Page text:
Consumers to benefit from lift in financial advice standards

The Accounting Professional and Ethical Standards Board (APESB) recently proposed a new standard applying to accountants who are also licensed and qualified to provide financial advisory services.

The standard, known as APES 230, will apply to accountants who are members of the three main Accounting Bodies; the Institute of Chartered Accountants of Australia (ICAA), CPA Australia and the Institute of Public Accountants (IPA).

If APES 230 is implemented, accountants providing financial advice under the new standard will no longer be able to:
Charge percentage-based fees linked to funds under advice (also known as asset-based fees)
• Receive commissions on mortgages
• Receive commissions on Life and General Insurance products
• Receive third party payments and commission arrangements put in place prior to 1 July 2013
• Receive volume benefits on business prior to 1 July 2013 (e.g. volume payments from product providers)
• Receive soft dollar benefits (e.g. entertainment provided by product providers)

According to APESB, the new standard will remove current practices that create conflicts of interest that threaten members’ objectivity and impartiality. “Instead, members will be required to set their fees based on the service they provide, taking into account factors such as the scope, scale and complexity of the financial advice and the expertise of the financial planners and their staff,” APESB said.

Currently, accountants who provide financial advice must adhere to the standards contained in the Government’s recently legislated Future of Financial Advice (FoFA) reforms. Financial planners must also comply with FoFA standards. While FoFA includes some of the same prohibitions as APES 230, it is important to note that the Government was forced to water-down its original proposal significantly due to pressure from industry heavyweights.

Since introducing APES 230, the APESB have received countless submissions and stakeholder feedback on the proposed changes. Overall, 81% of respondents have been against the reforms. This is a similar reception to that of FoFA initially and a clear indicator that accountants providing financial advice not only make up a significant proportion of the financial planning industry, but are also heavily reliant on revenues from commission-based financial planning activities.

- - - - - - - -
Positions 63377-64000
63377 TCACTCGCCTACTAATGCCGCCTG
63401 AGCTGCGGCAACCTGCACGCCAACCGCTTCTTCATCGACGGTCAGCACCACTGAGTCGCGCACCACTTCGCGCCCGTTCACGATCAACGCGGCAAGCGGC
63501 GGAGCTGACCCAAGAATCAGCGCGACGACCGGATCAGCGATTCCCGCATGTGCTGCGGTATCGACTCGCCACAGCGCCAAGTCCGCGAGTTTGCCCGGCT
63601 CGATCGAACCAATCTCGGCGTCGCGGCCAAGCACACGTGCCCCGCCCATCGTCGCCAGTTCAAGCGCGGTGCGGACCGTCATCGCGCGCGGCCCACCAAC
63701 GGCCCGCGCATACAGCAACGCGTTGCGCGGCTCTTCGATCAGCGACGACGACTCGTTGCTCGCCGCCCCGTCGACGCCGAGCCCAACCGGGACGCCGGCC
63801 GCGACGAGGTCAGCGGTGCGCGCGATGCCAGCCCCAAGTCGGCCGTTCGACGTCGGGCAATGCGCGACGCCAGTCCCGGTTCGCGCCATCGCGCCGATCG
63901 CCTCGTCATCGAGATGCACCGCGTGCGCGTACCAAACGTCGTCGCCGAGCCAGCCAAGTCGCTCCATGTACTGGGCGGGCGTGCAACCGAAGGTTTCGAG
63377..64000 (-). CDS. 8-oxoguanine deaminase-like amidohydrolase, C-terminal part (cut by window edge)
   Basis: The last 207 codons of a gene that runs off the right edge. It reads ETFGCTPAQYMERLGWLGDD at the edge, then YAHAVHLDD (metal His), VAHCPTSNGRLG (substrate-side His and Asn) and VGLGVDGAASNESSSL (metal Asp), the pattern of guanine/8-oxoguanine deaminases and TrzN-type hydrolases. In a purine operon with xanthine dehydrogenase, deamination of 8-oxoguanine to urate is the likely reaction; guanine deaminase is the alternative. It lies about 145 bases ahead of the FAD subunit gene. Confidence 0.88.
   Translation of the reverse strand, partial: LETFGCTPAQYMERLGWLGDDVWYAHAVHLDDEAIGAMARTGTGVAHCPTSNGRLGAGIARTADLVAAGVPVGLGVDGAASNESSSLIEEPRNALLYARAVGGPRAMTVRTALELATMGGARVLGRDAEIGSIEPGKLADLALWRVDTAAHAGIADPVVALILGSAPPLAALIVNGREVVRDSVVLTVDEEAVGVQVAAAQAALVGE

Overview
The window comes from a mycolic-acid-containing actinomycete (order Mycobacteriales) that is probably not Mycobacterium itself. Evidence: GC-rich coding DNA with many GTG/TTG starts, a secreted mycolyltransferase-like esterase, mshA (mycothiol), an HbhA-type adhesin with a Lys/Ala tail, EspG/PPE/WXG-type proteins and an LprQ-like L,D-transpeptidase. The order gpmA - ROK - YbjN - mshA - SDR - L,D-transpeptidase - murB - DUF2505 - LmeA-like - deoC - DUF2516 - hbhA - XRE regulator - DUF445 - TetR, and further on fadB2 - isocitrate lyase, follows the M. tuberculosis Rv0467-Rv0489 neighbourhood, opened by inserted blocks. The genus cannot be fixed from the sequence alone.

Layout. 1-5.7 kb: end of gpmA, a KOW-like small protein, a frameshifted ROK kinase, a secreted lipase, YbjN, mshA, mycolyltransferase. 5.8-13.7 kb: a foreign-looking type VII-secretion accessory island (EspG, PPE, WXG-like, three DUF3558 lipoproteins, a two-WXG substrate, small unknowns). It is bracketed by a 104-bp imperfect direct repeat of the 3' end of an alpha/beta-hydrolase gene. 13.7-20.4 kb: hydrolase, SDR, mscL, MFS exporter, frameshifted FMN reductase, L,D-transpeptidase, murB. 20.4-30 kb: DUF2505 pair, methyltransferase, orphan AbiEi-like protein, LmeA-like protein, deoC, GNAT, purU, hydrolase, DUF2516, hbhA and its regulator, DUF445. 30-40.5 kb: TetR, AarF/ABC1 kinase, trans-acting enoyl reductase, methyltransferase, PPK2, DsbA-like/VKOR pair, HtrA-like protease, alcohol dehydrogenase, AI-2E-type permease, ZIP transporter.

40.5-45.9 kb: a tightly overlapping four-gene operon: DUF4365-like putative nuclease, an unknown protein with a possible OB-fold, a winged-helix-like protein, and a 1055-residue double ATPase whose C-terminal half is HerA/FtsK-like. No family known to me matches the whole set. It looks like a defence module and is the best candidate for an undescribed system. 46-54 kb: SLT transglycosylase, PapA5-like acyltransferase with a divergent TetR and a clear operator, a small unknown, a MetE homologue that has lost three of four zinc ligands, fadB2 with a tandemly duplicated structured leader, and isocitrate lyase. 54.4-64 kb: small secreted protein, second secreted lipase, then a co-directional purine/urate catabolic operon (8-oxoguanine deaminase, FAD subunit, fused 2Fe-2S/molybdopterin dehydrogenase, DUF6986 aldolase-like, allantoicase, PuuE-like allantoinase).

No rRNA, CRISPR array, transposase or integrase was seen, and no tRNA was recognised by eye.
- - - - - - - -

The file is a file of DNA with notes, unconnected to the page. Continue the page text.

When comparing the (proposed) standards of APES 230 with the legislated standards of FoFA, there is one thing that stands out; an accountant who operates under APES 230 is far better positioned to act in their clients’ best interests than under existing FoFA standards. Furthermore, if the accountant holds their own Australian Financial Services License (AFSL), they may be able to provide independent advice to clients under APES 230. In contrast, an accountant working to FoFA standards would not be able to provide independent financial advice to clients.

The APESB held a Board Meeting last Friday 16 November to determine the next steps for APES 230 and regardless of the backlash from the accounting fraternity, they have elected to proceed with the new standard.

Consumers are the big winners from APES 230 and the APESB deserve recognition for not caving under the pressure from the three main Accounting Bodies and other industry participants.

The proposed changes will lift existing advice standards significantly. Accountants who provide financial advice to their clients will be less conflicted than previously, and there may be scope for them to offer independent advice to clients.

Shame then that APES 230 won’t extend to all financial planners. Financial planners who are not also accountants (and are not members of the ICAA, CPA or IPA) will continue to work to FoFA standards.

As FoFA allows financial planners to accept commissions and charge asset-based fees, consumers will always have grounds to question whether advice is in their best interests given the conflict of interest that exists.

However, there is a way for consumers to get advice that is free of conflict and influence; use an independent financial planner. Members of the Independent Financial Advisers Association of Australia (IFAAA) are genuinely independent and work to standards that not only exceed FoFA, but exceed APES 230 too.


This advice may not be suitable to you because it contains general advice that has not been tailored to your personal circumstances. Please seek personal financial and tax advice prior to acting on this information.Opinions constitute our judgement at the time of issue and are subject to change. Financial Planning Expert Pty Ltd does not give any warranty of accuracy, nor accept any responsibility for errors or omissions in this document.
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